Japanese vocabulary list: Calligraphy terms

By | August 25, 2020

The characters used in the Japanese language––comprised of hiragana, katakana, and kanji––use a large variety of shapes and strokes, and in my opinion are very visually pleasing. Calligraphy, a traditional art that is still popular in Japan today, takes these same characters and elevates them to a true art form that can often be seen displayed on media such as wall scrolls.

There are many online resources for leaning about Calligraphy (書道), but I wanted to make a vocabulary list to help those looking for a quick primer on some of the more commonly used words.

  • 書道 (shodou): calligraphy
  • 道具 (dougu): tool, implement, instrument [also 用具, “yougu”]
  • 習字 (shuuji): another word for calligraphy, sometimes used in the context of learning calligraph in elementary and middle school.
  • 書写 (shosha): a more modern term for calligraphy in the context of elementary and middle school, though it can also include writing with a pencil in addition to a brush. (A modern Japanese elementary school textbook I have uses this term.)
  • 文字 (moji): character [also 字, “ji”]
  • 墨液 (bokueki): the black ink used in calligraphy, typically made with pine tree soot [also 墨汁, “bokujuu”]
  • 墨 (sumi): another word for the same ink, but can also refer to a hard stick that is ground to make the ink (ink stick)
  • 固形墨 (kokeiboku): word that specifically refers to a hard ink stick
  • 硯 (suzuri): ink stone (a smooth, flat surface where a little water is poured and then the ink stick ground to produce ink)
  • 磨る(suru): to rub, file, or grind (grinding the ink stick is 墨を磨る)
  • 筆 (fude): brush
  • 小筆 (kofude): a small/fine brush
  • 大筆 (oofude): a large/coarse brush
  • 半紙 (hanshi): calligraphy paper
  • 紙 (kami): generic word for all paper
  • 水差し (mizusashi): a little water bottle to squirt water for mixing the ink
  • 下敷き (shitajiki): a mat or pad put under the paper when writing
  • 文鎮 (bunchin): a paperweight used to prevent the paper from blowing away or otherwise moving
  • 穂先(hosaki): the tip of a weapon or tool, specifically used as the tip of a calligraphy brush
  • 筆巻 (fudemaki): a mat used to roll up a brush for storage
  • 軸 (jiku): the part of the brush that you hold (also means “axis”)
  • 押さえる (osaeru): to hold something so it doesn’t move (like paper)
  • 持つ(motsu): to hold an object (can be a brush or something else)
  • 立てる (tateru): to stand up an object, or to hold it vertically (like a brush)
  • 筆使い (fudezukai): the handling of a brush
  • 書く (kaku): to write
  • 空書き (soragaki): writing without touching the paper (literally “air-writing”), often in preparation for actually using the paper
  • 傾き (katamuki): the slant of an object (such as a brush)
  • 点画 (tenkaku): general term for lines or points, essentially single strokes
  • 筆画 (hikkaku): the component parts that form a kanji
  • 点 (ten): a point (the kanji to the left has 4 of them on the bottom)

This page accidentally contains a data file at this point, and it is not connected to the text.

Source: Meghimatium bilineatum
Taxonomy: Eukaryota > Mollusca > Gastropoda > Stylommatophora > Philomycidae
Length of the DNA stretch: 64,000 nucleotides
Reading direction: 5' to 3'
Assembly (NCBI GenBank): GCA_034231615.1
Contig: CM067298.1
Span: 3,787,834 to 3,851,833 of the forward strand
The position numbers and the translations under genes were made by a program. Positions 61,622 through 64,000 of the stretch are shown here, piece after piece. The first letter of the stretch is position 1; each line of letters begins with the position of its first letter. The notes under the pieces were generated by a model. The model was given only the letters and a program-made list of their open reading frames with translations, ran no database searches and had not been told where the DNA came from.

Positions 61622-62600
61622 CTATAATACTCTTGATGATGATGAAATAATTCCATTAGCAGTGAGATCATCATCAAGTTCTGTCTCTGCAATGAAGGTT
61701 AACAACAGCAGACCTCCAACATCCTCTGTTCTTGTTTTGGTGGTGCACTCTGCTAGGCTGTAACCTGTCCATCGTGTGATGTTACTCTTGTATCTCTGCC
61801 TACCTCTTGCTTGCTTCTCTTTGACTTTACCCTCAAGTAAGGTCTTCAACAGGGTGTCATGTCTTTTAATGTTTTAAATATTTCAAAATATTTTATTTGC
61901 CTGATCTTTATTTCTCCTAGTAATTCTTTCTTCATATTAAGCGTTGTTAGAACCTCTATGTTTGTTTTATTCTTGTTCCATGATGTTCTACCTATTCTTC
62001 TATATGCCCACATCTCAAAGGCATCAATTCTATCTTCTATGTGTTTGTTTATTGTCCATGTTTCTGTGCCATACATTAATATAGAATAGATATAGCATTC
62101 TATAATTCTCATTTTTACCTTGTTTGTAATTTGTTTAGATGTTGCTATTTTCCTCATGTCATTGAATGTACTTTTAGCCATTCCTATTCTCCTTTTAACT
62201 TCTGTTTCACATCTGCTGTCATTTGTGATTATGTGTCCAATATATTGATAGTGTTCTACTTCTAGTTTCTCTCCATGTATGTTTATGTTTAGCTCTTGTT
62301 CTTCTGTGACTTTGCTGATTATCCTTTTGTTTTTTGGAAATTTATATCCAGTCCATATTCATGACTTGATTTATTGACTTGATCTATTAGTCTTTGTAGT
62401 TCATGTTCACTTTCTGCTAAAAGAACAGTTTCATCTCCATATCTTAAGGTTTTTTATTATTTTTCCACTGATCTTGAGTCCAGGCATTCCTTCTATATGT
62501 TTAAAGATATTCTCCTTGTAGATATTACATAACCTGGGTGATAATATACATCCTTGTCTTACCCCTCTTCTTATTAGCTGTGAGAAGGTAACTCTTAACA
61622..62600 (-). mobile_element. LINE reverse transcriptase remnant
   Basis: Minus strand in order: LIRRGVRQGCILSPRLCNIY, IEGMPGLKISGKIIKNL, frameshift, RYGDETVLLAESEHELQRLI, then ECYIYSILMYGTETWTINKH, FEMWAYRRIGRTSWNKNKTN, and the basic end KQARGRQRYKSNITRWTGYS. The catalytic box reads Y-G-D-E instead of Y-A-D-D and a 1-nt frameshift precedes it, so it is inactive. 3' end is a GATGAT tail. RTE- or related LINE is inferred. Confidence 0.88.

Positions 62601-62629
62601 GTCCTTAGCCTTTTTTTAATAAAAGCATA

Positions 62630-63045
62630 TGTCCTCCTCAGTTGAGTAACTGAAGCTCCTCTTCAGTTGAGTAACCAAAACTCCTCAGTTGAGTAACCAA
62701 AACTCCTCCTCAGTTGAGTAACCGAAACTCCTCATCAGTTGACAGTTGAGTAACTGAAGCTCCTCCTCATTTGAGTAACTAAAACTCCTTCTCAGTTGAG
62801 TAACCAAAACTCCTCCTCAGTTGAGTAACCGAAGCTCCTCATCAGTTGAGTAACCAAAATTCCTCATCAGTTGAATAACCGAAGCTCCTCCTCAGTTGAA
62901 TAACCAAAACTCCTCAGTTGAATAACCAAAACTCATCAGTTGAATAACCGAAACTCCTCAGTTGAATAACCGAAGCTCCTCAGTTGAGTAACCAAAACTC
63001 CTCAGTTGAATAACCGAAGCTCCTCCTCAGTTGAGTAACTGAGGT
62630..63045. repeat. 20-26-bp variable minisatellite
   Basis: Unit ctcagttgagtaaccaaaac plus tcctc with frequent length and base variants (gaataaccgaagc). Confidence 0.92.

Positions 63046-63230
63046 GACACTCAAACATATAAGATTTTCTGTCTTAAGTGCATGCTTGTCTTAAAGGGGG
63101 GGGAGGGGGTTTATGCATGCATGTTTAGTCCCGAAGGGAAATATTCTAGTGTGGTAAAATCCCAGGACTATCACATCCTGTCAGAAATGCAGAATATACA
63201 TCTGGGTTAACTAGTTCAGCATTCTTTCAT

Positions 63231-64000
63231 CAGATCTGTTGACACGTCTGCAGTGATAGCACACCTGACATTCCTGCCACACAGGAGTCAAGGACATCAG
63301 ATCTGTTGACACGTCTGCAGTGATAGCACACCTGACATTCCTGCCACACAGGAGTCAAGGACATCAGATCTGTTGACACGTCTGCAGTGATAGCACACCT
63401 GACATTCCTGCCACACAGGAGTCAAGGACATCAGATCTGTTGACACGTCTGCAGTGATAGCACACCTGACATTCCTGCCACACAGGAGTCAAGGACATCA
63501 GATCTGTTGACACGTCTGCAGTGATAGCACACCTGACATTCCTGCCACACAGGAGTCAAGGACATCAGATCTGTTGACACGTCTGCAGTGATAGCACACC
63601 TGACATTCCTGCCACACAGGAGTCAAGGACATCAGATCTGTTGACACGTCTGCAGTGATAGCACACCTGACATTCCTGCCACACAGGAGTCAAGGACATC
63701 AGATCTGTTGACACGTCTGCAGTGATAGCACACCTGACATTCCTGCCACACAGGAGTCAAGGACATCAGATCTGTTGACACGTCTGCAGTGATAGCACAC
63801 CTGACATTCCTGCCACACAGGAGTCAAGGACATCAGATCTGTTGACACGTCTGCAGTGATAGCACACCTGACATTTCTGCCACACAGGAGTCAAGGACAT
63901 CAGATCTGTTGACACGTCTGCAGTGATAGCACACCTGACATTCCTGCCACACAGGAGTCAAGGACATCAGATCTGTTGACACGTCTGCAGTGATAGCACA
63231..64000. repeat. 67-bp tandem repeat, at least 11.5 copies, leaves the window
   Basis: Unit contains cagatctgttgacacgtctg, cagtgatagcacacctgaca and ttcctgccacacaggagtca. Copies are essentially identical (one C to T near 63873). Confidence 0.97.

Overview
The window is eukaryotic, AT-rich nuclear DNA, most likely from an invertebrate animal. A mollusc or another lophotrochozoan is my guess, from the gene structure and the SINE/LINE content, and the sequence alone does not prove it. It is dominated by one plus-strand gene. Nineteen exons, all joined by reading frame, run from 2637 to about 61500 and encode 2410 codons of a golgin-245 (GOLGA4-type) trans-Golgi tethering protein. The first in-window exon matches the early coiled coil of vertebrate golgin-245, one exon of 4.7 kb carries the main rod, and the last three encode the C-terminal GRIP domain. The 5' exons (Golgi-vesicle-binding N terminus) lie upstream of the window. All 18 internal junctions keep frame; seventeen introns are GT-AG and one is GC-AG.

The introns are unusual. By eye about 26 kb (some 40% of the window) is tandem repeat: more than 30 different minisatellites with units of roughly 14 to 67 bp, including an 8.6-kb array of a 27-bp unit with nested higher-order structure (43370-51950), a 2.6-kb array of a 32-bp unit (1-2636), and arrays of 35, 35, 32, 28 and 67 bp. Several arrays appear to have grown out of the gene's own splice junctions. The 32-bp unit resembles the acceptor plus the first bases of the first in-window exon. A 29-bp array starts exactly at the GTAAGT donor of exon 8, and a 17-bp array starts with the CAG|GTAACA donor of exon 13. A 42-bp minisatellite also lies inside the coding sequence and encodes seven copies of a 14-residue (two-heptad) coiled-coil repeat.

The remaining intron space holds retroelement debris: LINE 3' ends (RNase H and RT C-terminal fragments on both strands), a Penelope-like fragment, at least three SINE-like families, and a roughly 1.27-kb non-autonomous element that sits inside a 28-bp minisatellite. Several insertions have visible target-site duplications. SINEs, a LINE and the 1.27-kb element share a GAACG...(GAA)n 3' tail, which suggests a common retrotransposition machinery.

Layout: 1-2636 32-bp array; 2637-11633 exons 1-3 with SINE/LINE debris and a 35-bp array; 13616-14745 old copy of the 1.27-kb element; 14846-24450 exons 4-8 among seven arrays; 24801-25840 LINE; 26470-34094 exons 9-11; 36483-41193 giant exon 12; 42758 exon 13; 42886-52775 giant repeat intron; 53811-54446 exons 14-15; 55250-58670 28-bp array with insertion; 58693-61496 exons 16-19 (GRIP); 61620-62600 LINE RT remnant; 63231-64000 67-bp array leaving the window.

• 横画 (yokokaku / yokkaku): horizontal stroke (ex: 一)
  • 縦画 (tatekaku): vertical stroke (the vertical part in 土)
  • 始筆 (shihitsu): the beginning of the stroke (also 起筆, “kihitsu”)
  • 送筆 (souhitsu): the middle part of the stroke
  • 終筆 (shuuhitsu): the end of the stroke (also written as 収筆)
  • おれ (ore): a bend/corner in a stroke that contains a vertical stroke and a horizontal stroke (like the second stroke of 日, which covers the top and left sides)
  • 太さ (futosa): thickness (of a stroke, etc.)
  • はらい (harai): a diagonal stroke (the last two strokes in 木)
  • 筆圧 (hitsuatsu): the pressure used in a calligraphy stroke.
  • はね (hane): a stroke that has a sudden flip up at the end (ex: the middle stroke of 小)
  • そり (sori): a stroke that begins downwards and quickly curves to one side in a diagonal fashion (ex: the bottom middle stroke of 念)
  • 曲がり(magari): a stroke that curves more gently than おれ, but less than そり (ex: the bottom right stroke of  元)
  • 画数 (kakusuu): the number of strokes in a character
  • 配列 (hairetsu): means “arrangement” in a general sense, but can apply to the relative location of characters to one another.
  • 丸み (marumi): roundness, like a character つ has.
  • 形 (katachi): general word for shape
  • 掛け軸 (kakejiku): a scroll that hangs on the wall, commonly used in calligraphy
  • 楷書 (kaisho): Style of drawing where character shapes are preserved
  • 行書 (gyousho): Style of drawing where some liberties can be taken in terms of modifying character shapes (partial freeform)
    • Both this term and the previous are actually used in Aikido to refer to the style of technique execution.
  • 草書 (sousho): Style of drawing where great liberties can be taken in terms of modifying character shapes (freeform)

See this page for diagrams of all the basic strokes: https://shodo-kanji.com/a3-4-1basic_shodo.html

Here is another page with a good diagram near the bottom: https://www.mitsumura-tosho.co.jp/kyokasho/s_shosha/koza/koza_04.html

You see more of my vocabulary lists here.

Finally, you can see this video to learn about basic stroke drawing and hear some of the above terms spoken in Japanese.

Note: the featured image for this post is calligraphy for the word 綾瀬 (Ayase), which is a city in Kanagawa. This is the attribution information: “By 克拉兔博士 – Own work, CC BY-SA 4.0, https://commons.wikimedia.org/w/index.php?curid=90788479″

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